And course we can't forget Jake Tolan, the imperfect love interest. I hate to use the term "bad boy" because it's so cliché – plus, he's not really a bad boy in Saving June. He's just different from his suburban Michigan neighbors. There's a lot of things I like about Jake. I like that he's kind of a grouch but he's still sensitive and thoughtful and optimistic. I like that he comes alive when he talks about music. I like that he sings "Tears in Heaven" for Harper (but I still can't believe she's never heard that song before... I mean, really?). I like that his story is revealed slowly.

Moments like these make me want more from him than I have ever wanted from any guy – or even just another person, period.

I do wish his backstory with June were more interesting or compelling – it felt kind of trivial, when all along it was made out to be this huge life-changing secret. I also wish he didn't own a fedora (why, Hannah Harrington, just why?). But he is one of the more captivating male characters I've read in a while, so I guess I'll give him a pass... for now.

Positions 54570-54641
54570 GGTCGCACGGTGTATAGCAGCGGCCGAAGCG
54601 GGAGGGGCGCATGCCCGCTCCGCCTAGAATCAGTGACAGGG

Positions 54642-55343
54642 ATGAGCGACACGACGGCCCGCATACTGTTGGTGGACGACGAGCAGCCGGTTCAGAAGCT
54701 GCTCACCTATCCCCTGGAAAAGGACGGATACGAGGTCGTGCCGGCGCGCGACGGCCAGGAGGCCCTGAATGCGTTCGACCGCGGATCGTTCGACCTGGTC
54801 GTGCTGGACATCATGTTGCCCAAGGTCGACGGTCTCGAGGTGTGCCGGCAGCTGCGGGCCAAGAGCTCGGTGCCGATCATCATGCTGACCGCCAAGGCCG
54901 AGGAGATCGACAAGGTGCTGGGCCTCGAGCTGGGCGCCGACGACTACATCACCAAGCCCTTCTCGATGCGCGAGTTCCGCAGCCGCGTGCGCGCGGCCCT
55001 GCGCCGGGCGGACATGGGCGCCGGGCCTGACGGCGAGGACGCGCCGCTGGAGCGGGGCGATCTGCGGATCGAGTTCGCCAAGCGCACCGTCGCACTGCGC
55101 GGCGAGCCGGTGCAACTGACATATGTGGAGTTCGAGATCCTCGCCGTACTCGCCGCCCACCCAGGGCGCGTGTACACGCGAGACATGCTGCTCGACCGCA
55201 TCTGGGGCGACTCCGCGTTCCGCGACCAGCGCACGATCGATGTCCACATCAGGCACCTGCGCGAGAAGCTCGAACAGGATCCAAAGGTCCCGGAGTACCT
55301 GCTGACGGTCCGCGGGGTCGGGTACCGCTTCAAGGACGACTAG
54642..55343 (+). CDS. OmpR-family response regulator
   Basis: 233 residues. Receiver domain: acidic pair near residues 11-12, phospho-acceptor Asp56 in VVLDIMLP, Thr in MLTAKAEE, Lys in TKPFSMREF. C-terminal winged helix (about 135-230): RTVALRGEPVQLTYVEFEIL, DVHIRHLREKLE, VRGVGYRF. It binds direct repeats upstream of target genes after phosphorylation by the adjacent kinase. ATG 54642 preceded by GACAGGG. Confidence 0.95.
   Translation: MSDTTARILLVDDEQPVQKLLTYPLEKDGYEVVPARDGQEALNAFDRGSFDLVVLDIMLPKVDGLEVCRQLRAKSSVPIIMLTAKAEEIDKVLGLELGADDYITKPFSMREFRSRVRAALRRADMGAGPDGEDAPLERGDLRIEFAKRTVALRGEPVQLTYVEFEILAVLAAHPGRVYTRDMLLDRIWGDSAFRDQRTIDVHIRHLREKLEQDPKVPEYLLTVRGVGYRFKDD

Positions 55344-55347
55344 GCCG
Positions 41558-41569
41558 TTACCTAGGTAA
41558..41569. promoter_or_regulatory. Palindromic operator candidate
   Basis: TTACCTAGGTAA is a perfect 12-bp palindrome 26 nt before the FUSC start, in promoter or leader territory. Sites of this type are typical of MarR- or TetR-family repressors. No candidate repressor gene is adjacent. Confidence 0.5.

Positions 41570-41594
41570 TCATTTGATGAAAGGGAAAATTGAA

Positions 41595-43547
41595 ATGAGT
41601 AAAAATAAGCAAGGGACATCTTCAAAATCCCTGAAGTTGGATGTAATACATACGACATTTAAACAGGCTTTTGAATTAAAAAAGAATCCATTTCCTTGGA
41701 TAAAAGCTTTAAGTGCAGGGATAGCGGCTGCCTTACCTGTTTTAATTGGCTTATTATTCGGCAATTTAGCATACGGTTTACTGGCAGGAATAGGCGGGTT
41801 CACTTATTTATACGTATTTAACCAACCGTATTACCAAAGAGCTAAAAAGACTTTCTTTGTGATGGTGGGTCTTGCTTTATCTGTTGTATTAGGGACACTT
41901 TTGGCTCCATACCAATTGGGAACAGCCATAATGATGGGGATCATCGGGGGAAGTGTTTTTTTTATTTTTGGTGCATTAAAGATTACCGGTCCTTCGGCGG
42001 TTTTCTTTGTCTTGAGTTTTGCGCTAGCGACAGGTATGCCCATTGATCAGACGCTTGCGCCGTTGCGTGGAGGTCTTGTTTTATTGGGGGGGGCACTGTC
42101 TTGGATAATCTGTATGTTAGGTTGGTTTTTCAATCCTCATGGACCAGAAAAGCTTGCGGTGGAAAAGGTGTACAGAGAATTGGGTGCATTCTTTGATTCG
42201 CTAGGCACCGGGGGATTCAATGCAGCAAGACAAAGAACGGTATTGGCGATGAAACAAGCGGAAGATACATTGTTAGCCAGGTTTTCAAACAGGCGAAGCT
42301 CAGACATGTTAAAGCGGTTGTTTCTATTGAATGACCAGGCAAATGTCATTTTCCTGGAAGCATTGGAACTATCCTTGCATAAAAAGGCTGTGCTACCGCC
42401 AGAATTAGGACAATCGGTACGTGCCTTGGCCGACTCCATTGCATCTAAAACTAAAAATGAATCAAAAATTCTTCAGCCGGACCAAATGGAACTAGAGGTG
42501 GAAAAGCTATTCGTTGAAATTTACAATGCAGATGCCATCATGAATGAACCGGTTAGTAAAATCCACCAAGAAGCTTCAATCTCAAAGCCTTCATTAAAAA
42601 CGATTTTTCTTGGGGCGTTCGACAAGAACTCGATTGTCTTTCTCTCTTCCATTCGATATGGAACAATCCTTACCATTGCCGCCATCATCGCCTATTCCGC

A word of warning – Saving June explores family dynamics, but things don't always get resolved. If you like everything wrapped up neatly, i's dotted and t's crossed, this may not be the book for you. Mothers don't come back, and absentee fathers don't wake up one day and realize what they've been missing. Stuff remains ambiguous here. Relationships aren't always repaired. Questions aren't always – can't always – be answered. And I'm okay with that. I hope you are too.

Saving June is a great book. It's engaging and funny and sad but never bleak. We get to explore what it means to be alive in a way that feels thoughtful and candid and, ultimately, hopeful. This is a story of imperfect people and what happens when they come together. It's about the weird things that happen on a road trip and how you never really know what you're going to get. It's about how you deal with those things, what you learn from them. It's about what you let go of and what you let in.

Friday, August 22, 2014

Mini-Review: Burial Rites by Hannah Kent

Title: Burial Rites
Author: Hannah Kent
Publisher: Little, Brown and Company
Publication date: September 10, 2013
Rating: ★★★★★

Summary (via Goodreads):